Reviewed by Damien Straker on May 25, 2011
presents a film directed
by Duncan Jones
Screenplay by Ben Ripley
Starring: Jake Gyllenhaal, Michelle Monaghan, Vera Farmiga and Jeffrey Wright
Running Time: 90 minutes
Released: May 5, 2011
A man (Jake Gyllenhaal) awakens on a train not knowing where he is. The girl in front of him is Christina (Michelle Monaghan) and she thinks she knows him, even when he insists that he is actually an army pilot named Colter. Going into the bathroom he checks his appearance and sees that he has someone else's face. When the train explodes Colter awakens inside a freezing cold container. He's addressed on a computer screen by Colleen (Vera Farmiga), a military captain who explains that he is part of a program called Source Code. It's administered by Dr. Rutledge (Jeffrey Wright) and allows a person to inject themselves into someone else's body to relive the last eight minutes of their life. It is said not to affect the past but to address the future. As such, Colter's mission is to go back in time and find out who has placed a bomb on the train so that the bomber can be identified and stopped from setting off a second explosive in the city.
Source Code is a thriller that values its heart and its mind more than velocity or adrenaline. If Inception and Monsters gave hope last year for the intelligent blockbuster then this is the cherry on top. Working in the action genre, it's a more accessible film than Duncan Jones' leisurely paced sci-fi debut Moon. But with a solid screenplay from Ben Ripley, the depth and the intelligence have not been forgotten. This is a highly economical film, working in just a few locations and moving vigorously over its lean ninety minutes. Despite its brevity, the script has more interesting ideas than so many inflated blockbusters. Jones is concerned foremost about the misuse of technology but equally the paranoia that terrorism imposes on ordinary people: an intelligent and timely theme, which surprisingly gives way to brief moments of humour. The human responses from the passengers as Colter interrogates them, turning their bags inside out, are quietly funny. Even more fascinating is the way the film touches on how racial assumptions are born from paranoia, like when Colter stalks a man of Indian appearance and also the way soldiers are brainwashed to fight mentally off the battlefield. These are issues visualised with intensity and originality.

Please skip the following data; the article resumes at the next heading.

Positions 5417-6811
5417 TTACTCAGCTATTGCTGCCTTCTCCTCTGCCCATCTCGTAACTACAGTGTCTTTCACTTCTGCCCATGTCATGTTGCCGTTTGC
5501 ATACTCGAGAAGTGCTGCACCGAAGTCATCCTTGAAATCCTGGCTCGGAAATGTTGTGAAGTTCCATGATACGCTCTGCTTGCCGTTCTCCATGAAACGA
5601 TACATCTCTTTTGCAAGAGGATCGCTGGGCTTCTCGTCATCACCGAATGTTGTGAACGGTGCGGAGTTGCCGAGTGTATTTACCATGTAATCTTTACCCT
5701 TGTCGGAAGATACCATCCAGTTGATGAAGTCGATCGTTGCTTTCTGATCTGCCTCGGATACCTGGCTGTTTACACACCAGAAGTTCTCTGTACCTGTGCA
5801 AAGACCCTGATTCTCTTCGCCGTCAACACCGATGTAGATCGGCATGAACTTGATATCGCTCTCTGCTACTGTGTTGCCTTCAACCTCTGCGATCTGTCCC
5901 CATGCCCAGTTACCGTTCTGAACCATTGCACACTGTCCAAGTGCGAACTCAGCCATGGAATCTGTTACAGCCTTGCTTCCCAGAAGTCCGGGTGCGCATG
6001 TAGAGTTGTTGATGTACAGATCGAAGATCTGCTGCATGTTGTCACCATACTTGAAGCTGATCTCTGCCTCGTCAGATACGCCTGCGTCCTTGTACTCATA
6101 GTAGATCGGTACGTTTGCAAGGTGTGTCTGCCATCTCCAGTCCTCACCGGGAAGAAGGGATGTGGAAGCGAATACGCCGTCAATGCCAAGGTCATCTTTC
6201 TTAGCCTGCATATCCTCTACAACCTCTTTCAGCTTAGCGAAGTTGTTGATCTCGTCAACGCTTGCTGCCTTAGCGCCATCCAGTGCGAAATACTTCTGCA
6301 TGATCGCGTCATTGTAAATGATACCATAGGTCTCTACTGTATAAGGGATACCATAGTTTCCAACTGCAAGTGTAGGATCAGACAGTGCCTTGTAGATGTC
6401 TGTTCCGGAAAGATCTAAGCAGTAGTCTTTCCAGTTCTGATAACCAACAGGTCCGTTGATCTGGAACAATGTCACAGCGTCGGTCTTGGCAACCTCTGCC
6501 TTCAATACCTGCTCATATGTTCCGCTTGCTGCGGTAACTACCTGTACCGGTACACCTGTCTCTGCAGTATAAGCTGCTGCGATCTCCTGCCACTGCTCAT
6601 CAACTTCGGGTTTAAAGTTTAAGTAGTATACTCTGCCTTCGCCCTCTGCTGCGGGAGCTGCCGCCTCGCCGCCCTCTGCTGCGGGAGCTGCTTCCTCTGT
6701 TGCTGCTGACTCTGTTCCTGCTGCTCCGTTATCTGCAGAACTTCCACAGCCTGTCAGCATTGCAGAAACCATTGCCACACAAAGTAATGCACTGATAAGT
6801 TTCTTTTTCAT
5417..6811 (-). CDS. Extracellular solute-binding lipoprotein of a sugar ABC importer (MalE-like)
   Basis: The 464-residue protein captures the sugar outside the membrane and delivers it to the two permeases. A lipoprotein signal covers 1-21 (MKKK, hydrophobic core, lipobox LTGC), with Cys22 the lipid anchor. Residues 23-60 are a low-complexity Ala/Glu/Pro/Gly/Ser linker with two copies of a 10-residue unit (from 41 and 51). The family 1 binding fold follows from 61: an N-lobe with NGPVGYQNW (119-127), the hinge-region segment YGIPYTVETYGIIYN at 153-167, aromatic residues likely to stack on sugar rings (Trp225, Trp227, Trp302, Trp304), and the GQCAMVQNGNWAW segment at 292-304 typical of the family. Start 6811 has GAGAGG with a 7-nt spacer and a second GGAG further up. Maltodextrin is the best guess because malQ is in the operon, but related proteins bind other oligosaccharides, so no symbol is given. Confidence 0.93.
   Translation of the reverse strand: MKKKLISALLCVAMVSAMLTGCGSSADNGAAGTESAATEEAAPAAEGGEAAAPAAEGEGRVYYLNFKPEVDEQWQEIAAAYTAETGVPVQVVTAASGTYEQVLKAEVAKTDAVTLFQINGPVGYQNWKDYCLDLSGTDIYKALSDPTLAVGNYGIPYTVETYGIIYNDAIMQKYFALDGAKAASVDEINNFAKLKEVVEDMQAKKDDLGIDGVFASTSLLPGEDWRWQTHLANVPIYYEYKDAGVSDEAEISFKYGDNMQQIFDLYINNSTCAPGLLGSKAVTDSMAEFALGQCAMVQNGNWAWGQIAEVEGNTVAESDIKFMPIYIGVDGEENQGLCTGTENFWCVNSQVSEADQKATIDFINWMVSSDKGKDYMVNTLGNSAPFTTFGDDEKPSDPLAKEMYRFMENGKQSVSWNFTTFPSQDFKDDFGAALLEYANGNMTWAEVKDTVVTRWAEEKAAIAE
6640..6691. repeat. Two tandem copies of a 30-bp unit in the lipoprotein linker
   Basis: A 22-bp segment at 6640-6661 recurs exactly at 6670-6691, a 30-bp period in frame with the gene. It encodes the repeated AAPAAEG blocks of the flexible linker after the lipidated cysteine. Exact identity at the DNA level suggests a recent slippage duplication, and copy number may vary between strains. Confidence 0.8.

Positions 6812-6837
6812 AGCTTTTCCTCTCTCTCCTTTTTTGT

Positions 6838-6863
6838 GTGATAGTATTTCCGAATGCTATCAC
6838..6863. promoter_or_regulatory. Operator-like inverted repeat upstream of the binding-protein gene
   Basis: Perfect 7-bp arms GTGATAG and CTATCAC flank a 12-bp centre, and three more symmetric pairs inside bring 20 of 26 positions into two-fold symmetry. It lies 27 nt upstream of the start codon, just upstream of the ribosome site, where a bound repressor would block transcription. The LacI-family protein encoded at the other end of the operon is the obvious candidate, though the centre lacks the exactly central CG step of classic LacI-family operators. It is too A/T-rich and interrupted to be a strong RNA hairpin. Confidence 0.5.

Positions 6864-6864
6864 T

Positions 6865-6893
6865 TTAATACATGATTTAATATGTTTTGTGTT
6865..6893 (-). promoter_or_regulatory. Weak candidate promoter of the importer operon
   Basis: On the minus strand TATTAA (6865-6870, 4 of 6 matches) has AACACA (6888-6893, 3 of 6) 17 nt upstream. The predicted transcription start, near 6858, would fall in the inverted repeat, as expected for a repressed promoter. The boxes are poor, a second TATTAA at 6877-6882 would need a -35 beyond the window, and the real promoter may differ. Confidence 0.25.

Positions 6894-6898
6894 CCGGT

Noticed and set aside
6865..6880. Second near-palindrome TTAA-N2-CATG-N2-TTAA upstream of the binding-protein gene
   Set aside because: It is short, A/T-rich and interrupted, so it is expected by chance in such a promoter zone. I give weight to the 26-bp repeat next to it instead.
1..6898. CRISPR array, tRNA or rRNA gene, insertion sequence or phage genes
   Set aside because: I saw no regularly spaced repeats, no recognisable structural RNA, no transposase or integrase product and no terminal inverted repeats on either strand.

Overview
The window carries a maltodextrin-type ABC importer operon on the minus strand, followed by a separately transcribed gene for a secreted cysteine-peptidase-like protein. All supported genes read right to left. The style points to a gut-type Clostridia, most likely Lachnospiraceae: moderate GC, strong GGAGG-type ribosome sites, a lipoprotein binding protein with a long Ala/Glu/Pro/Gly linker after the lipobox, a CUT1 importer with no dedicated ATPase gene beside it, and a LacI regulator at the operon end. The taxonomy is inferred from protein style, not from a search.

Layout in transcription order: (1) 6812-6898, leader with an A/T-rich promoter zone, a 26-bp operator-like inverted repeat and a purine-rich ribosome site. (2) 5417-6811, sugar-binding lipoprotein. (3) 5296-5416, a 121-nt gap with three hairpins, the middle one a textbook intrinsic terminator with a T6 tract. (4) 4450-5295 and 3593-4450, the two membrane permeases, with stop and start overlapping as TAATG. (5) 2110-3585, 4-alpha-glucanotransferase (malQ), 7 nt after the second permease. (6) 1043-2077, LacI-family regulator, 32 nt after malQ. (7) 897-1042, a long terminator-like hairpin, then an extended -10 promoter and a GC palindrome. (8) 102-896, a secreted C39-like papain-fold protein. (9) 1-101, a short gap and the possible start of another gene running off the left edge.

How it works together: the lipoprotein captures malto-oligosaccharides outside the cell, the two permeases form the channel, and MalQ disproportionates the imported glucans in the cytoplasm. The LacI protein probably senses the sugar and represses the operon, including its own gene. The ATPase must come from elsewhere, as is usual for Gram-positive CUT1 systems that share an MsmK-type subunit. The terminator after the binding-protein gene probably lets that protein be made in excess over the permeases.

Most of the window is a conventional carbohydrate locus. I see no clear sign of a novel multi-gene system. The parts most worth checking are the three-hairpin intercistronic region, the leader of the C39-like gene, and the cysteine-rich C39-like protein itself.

As a science fiction piece the film is more of a jigsaw, with a few pieces missing. It's refreshing that the film throws viewers into the deep end, without lengthy expositional dialogue. For that reason it compels for much of its length, only to be marred by an ambiguous ending. It's a finale open to interpretation but not in the same satisfying manner as Inception's ending. This does little to detract from three impressive performances. Gyllenhaal is in fine touch, continually expressing his fear and his disorientation. The audience feels his claustrophobia most effectively through some tight close-up shots inside the container. He also holds the film's most touching moments, like Colter's fractured relationship with his dad, giving Source Code poignant thoughts about the last moments of our lives. And refreshingly for this genre, the women are dominant too. Monaghan is charismatic and has the most difficult role of balancing her normality and her skepticism. She succeeds accordingly. Farmiga is the most internal of the three but she's visibly conflicted about Colter's treatment because she's a solider too. Their relationship makes sense. Source Code has already been a huge box office success. I hope Hollywood will recognise this and continue to make more thrillers of similar merits.